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"He's like the George Bush of Bowen Island..."


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Police actions at Bowen festival to be reviewed

Residents say tactics of RCMP were frightening

Ethan Baron

The Province

September 2, 2004

Regional RCMP commander Bud Mercer yesterday ordered a police review of RCMP conduct at a festival on Saturday on Bowen Island.

The mayor's daughter and a councillor's son said they were treated harshly by police, and festival-goers, organizers and local politicians complained that RCMP were aggressive and heavy-handed.

"They ruined our party," said organizer Colleen Molineux, who blamed island RCMP Cpl. Greg Lui for the Bowfest problems.

"He's like the George Bush of Bowen Island. He thinks there are nuclear weapons under the jiffy-johns."

The RCMP probe will start soon, said RCMP spokesman Sgt. John Ward.

"We're going to look at our files," Ward said. "There will be some statements taken by the investigator when he goes over there. There will be some consultation with the community."

Keegan Leigh, 17, said he and his friends attended a post-Bowfest party, and chased away three off-island youths who had been kicked out for fighting and were vandalizing cars.

Leigh and his friends went to the RCMP station. Police talked to the three off-island kids, then threatened to arrest Leigh and his friends for chasing them, Leigh said.

"I ran away," said Leigh. "I climbed a roof and tried to lay flat on it until they left. One of them spotted me up there."

Leigh said he told two officers, "OK, I'm giving up here," then one of them pepper-sprayed him in the face from a metre away.

"They started getting really rough. One of them pushed me down. Two or three of them were kneeling on my back."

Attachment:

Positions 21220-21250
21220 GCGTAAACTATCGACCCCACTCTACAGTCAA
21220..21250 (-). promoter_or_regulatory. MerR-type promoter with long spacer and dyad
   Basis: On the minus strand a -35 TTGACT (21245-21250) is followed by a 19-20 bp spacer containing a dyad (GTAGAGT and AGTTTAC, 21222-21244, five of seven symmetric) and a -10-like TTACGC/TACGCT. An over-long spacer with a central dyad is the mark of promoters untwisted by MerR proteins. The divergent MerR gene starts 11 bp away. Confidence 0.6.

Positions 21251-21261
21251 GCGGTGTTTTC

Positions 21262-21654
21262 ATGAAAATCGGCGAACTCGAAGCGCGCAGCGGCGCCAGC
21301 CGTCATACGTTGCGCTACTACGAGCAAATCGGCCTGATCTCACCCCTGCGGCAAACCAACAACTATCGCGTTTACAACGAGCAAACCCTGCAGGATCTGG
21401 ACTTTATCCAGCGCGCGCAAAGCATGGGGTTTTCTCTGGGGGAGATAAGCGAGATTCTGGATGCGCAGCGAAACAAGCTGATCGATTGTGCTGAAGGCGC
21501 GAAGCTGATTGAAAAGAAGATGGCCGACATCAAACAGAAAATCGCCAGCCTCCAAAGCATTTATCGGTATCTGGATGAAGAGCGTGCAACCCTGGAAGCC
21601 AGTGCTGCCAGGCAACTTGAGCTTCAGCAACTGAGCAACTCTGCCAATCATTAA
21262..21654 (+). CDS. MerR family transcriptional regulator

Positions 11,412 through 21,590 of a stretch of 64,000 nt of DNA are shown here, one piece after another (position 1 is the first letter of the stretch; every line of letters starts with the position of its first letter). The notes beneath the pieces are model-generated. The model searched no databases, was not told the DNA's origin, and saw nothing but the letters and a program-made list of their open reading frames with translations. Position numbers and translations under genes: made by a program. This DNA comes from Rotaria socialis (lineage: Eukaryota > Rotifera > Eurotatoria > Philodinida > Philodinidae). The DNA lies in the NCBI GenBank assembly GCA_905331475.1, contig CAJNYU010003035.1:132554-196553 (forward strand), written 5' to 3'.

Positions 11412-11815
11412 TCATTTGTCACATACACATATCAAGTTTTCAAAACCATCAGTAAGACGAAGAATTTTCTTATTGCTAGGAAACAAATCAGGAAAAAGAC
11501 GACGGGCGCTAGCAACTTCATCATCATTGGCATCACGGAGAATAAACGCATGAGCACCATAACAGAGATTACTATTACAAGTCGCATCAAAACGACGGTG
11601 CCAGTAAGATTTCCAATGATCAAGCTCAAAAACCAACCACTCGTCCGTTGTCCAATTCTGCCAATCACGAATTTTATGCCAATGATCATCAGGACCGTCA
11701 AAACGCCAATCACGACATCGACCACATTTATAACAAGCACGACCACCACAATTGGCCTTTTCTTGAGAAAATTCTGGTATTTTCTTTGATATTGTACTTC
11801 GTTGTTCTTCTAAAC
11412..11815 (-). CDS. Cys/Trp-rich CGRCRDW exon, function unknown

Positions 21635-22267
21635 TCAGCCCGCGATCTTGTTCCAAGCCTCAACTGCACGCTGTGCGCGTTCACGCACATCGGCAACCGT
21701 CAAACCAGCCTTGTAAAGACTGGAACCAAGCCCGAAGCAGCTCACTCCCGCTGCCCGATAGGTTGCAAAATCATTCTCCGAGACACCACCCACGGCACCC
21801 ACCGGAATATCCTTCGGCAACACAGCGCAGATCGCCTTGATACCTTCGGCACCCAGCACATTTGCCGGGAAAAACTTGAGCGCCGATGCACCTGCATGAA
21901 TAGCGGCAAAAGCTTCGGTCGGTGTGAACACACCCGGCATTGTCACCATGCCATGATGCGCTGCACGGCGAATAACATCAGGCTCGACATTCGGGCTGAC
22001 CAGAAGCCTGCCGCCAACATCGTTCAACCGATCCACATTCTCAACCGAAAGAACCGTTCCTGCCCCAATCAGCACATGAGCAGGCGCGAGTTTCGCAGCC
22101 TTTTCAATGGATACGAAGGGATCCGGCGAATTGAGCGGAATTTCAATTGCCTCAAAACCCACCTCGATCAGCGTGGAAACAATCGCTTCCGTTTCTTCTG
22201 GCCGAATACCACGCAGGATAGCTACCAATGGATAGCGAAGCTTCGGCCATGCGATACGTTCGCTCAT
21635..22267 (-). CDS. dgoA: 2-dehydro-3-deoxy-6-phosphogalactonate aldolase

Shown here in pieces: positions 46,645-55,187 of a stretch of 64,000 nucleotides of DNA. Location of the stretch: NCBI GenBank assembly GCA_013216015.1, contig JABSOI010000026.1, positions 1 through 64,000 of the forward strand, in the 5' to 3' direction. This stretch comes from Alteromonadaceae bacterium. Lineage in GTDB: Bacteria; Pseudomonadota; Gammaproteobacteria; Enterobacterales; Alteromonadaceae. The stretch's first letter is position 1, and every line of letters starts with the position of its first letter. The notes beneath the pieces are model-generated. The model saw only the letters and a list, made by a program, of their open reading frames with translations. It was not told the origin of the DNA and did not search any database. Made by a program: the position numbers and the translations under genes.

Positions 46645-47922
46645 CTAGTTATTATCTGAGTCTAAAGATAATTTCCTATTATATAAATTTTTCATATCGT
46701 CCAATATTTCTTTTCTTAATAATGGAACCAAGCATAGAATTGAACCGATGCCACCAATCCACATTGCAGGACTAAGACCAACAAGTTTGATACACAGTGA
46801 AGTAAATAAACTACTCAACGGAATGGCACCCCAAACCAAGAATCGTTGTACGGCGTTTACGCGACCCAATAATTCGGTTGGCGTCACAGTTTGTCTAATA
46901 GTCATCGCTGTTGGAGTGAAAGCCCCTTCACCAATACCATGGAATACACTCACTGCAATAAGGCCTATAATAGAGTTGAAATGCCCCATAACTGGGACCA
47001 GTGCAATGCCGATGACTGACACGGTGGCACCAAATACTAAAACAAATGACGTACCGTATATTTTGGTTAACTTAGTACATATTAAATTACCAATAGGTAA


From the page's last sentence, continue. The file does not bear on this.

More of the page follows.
He was arrested for resisting arrest and released later without charges.

Ella Barrett, 12, who took second place in the Bowfest slug race, said police accosted her while she was sitting in a tree waiting for a ride home around 10 p.m.

"They were shining a flashlight in my eyes," Ella said. "I asked them if they could stop, and they were all like, 'That's a sign you've been doing drugs.' "

The officers demanded she empty her pockets and she complied, she said.

"They were asking a whole bunch of my friends to empty their bags."

Ella's mom, Lisa Barrett, the island's mayor, said: "It's not just with the kids. It was adults coming to me saying they had been horribly treated by the police, as if they'd committed some kind of terrible crime. One 56-year-old man was told he was 'walking with purpose' and therefore was suspicious."

Ward said the island's three RCMP, plus five extras, policed the festival, which attracted 2,500 to 3,000 people.

"I don't know how heavy-handed that is if we only had five arrests," he said.

Bowfest organizer Chris Molineux said celebrants were shocked to see eight flak-jacketed cops standing around the grounds in intimidating poses.

"Families were saying they were frightening their kids," Molineux said.

Ward denied reports that police told B.C. Ferries staff to refuse to sell tickets to off-island youths. Police asked ticket sellers to advise young people that the last ferry back sailed at 10 p.m., because in past years drunk teens had stayed overnight and caused problems, Ward said.

B.C. Ferries spokesman Stephen Nussbaum said miscommunication between ferry staff and police led to some customers having their ID checked, but nobody was turned away because of where they lived.

The North Shore News reported that West Vancouver police said one of their officers helped a Bowen Island RCMP officer screen passengers, and they turned away a group of teens who couldn't prove they were residents and "did not have a purpose" for going there.

Neil Boyd, a Simon Fraser University criminologist and Bowen Island councillor, said there's good reason for significant police presence at Bowfest.

"Many young people see it as an opportunity to get loaded and cause conflicts," he said.



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© The Vancouver Province 2004

Copyright © 2004 CanWest Interactive, a division of CanWest Global Communications Corp. All rights reserved.

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